When humankind judges history to be the result of human agency rather than divine or cosmological pre-destination, from the perspective of the West’s Judeo-Christian inheritance, an overwhelming sense of guilt or sin for the tragedies of human history is encountered. Psychologically, this might result in the denial of guilt, agency, and human-made history. Denial as repression results in the dislocation of guilt into a positive quest. When architects deliberately seek out the traditional mythological and biblical tropes of sin–identified by Paul Ricoeur as stain, deviation, and burden–in wild gardens, disorienting circulation, and crushing monumentality, we might say they are engaged in a denial of human agency and human-made history. Such an example is supported by postmodern architects who, through pastiched historicism, fully deny historical change and technology as human-made.
However, feeling guilty for the tragedies of history might also result in an incorporation of this guilt into a striving for redemption. When architects employ the traditional metaphors of redemption—removing of the stain, the straight path, lifting of the burden—seeking out purity and cleanliness, clarity, and weightlessness, we might say they are engaged in incorporating and thereby relieving their guilt by posing history as an extension of the contemporary will. Thus, the modernist architect proclaims all history as having led to her/his moment, and therefore not relevant to her/his future will which seeks only to glorify the most current, and even future, technologies. I sustain the above argument through an exegesis of key modern and postmodern architectural history and theory texts.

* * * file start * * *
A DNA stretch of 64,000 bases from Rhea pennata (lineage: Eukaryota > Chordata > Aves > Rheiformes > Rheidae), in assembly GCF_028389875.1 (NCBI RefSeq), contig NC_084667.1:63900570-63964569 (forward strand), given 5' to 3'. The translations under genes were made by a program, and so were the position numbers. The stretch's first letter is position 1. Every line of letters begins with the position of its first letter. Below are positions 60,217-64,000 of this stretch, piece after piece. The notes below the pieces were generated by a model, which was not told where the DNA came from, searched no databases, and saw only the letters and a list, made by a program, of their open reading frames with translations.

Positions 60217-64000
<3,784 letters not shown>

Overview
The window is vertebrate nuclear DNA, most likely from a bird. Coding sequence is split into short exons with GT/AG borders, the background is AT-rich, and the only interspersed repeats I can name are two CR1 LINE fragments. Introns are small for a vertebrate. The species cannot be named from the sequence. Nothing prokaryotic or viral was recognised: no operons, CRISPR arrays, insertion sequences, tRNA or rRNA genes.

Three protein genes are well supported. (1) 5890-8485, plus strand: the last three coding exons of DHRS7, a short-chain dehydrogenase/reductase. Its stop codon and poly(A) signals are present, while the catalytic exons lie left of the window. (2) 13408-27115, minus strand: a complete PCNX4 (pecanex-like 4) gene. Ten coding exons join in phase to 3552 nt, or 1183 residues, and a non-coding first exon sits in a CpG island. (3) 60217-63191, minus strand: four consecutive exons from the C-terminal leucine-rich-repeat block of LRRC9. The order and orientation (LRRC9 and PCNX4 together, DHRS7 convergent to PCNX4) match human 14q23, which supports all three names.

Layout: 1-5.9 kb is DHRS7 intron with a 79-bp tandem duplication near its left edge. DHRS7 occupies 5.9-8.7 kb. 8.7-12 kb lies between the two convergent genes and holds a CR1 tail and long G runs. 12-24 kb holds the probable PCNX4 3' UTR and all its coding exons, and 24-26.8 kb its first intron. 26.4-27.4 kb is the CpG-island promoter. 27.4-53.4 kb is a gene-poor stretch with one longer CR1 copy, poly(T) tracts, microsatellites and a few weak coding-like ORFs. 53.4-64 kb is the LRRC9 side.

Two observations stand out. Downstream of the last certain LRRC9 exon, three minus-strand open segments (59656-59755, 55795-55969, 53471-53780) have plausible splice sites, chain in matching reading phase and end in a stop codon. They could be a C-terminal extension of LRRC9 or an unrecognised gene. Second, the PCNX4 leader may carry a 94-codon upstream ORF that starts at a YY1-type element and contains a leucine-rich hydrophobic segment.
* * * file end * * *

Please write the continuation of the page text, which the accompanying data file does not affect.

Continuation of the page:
But, if we acknowledge that history exists and that history is not our extension into the past but rather that we are grounded in history–in other words, that history is the medium we exist within–then we need not either repress or relieve history, as if it were taken on all of a sudden, but rather should respond to history or take responsibility for history, cheerfully considering the cultural connections which make clear that we live within history. Through an interpretation of the work of the contemporary practice of Caruso St. John, based in London, I consider the ways in which an ethical responsibility toward history might be articulated.
Matt Litvack, McGill University, CA
Harvard Citation Guide: Litvack, M. (2012) An Exegesis of Architecture: sin, redemption, responsibility, International Society for the Philosophy of Architecture, [blog] 13 May 2012, Available at: https://isparchitecture.wordpress.com. [Accessed: 01 June 2012].